We are living in the lucky days of cancer research. Two revolutions in cancer therapy — one successfully tested by President Jimmy Carter — are giving patients of all kinds a new hope.
We are living in the lucky days of cancer research. Two revolutions in cancer therapy — one successfully tested by President Jimmy Carter — are giving patients of all kinds a new hope. One of the world's leading medical researchers, Dr. David Agus, discusses the many ways our understanding of cancer is changing. From immunotherapy, which remove cancer cells' "don't eat me" signal, to personalized therapy (the kind tested on President Carter), we are conceptualizing cancer in fundamentally new ways.
A little-known scientific experiment, in which researchers reversed the aging process in rodents, was recently repeated by three major medical institutions. The results will make you think very differently about aging.
A little-known scientific experiment, in which researchers reversed the aging process in rodents, was recently repeated by three major medical institutions: Harvard; Stanford; and the University of California, San Francisco. The results confirm that it is possible to manipulate the aging process, allowing us to maintain a higher quality of life for longer.
David B. Agus, MD, author of the New York Times and international bestsellers The End of Illness and A Short Guide to a Long Life, is a professor of medicine and engineering at the University of Southern California and heads USC’s Westside Cancer Center and the Center for Applied Molecular Medicine. He is one of the world’s leading cancer doctors and pioneering biomedical researchers, and is a CBS News contributor. His newest book is THE LUCKY YEARS: How to Thrive in the Brave New World of Health.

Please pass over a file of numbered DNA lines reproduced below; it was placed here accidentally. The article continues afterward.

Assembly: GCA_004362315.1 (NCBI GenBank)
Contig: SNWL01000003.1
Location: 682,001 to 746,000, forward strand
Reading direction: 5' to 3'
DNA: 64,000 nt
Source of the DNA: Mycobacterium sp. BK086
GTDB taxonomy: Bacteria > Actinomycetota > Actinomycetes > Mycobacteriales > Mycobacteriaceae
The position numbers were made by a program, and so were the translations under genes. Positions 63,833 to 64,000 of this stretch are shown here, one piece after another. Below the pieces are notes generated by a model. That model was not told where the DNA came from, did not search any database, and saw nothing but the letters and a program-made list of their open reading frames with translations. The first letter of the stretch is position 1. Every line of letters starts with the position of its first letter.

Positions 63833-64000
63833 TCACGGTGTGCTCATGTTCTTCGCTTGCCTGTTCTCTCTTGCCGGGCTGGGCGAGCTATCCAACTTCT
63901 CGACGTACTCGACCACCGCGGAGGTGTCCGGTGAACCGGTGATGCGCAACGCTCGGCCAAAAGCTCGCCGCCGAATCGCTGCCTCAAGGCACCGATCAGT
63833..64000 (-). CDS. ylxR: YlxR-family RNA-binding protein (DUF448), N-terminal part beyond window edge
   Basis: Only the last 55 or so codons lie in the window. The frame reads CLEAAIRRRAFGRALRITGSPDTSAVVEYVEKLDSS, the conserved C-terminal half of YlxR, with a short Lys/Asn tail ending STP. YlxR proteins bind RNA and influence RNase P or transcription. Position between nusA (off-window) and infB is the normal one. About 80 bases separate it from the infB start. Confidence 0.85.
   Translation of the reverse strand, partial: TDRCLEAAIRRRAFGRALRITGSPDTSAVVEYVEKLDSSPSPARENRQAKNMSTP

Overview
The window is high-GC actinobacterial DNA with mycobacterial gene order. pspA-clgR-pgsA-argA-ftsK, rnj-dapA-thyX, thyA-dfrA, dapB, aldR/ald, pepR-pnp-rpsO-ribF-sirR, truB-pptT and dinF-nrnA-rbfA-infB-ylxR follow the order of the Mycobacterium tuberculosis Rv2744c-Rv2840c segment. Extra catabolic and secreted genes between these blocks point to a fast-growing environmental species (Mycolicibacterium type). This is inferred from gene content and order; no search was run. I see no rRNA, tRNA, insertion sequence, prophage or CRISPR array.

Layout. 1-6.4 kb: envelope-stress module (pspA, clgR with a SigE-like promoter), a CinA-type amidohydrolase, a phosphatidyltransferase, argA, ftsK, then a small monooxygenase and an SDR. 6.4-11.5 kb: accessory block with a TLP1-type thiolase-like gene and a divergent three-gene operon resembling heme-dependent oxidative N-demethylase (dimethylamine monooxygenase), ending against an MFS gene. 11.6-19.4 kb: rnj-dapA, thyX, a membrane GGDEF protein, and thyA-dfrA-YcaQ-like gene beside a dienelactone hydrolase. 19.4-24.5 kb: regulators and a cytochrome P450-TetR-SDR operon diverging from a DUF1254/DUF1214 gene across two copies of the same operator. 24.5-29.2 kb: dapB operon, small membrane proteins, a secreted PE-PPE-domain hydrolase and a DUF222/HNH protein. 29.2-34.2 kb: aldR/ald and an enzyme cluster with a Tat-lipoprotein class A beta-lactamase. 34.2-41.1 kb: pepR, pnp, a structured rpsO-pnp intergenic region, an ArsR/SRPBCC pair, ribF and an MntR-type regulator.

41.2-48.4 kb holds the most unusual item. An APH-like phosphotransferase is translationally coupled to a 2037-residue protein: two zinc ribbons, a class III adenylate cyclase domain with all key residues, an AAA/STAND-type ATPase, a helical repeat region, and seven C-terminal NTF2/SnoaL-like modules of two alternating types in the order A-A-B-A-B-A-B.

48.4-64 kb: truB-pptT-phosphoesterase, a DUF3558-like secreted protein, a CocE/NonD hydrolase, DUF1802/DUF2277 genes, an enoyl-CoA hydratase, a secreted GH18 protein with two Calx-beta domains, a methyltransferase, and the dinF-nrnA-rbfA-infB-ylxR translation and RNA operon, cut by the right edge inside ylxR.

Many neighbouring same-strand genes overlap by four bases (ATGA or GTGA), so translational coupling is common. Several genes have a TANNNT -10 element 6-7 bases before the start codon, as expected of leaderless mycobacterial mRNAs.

Over the past twenty years, he has received acclaim for his innovations in medicine and contributions to new technologies, which continue to change the perception of health and empower people around the world to maintain healthy lives, longer. Dr. Agus has built a reputation for his unique way of viewing the body’s relationship to health and disease. He explains, “Sometimes you have to go to war to understand peace. My work in the cancer war has taught me a lot about all things health-related, much of which goes against conventional wisdom.” An international leader in new technologies and approaches for personalized healthcare, he cofounded two revolutionary companies in personalized medicine: Navigenics and Applied Proteomics.